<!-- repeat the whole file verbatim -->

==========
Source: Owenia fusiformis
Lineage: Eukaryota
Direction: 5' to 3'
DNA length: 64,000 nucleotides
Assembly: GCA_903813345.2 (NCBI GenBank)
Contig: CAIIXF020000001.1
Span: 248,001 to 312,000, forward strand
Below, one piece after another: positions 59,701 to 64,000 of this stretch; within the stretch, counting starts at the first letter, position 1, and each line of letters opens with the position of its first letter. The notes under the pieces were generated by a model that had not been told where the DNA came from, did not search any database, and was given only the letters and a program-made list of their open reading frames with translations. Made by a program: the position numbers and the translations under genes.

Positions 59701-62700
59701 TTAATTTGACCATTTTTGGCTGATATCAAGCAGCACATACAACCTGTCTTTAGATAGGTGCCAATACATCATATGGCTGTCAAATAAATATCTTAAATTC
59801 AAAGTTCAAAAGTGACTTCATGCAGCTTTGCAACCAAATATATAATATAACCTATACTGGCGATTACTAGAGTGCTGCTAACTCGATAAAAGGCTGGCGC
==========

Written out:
Source: Owenia fusiformis
Lineage: Eukaryota
Direction: 5' to 3'
DNA length: 64,000 nucleotides
Assembly: GCA_903813345.2 (NCBI GenBank)
Contig: CAIIXF020000001.1
Span: 248,001 to 312,000, forward strand
Below, one piece after another: positions 59,701 to 64,000 of this stretch; within the stretch, counting starts at the first letter, position 1, and each line of letters opens with the position of its first letter. The notes under the pieces were generated by a model that had not been told where the DNA came from, did not search any database, and was given only the letters and a program-made list of their open reading frames with translations. Made by a program: the position numbers and the translations under genes.

Positions 59701-62700
59701 TTAATTTGACCATTTTTGGCTGATATCAAGCAGCACATACAACCTGTCTTTAGATAGGTGCCAATACATCATATGGCTGTCAAATAAATATCTTAAATTC
59801 AAAGTTCAAAAGTGACTTCATGCAGCTTTGCAACCAAATATATAATATAACCTATACTGGCGATTACTAGAGTGCTGCTAACTCGATAAAAGGCTGGCGC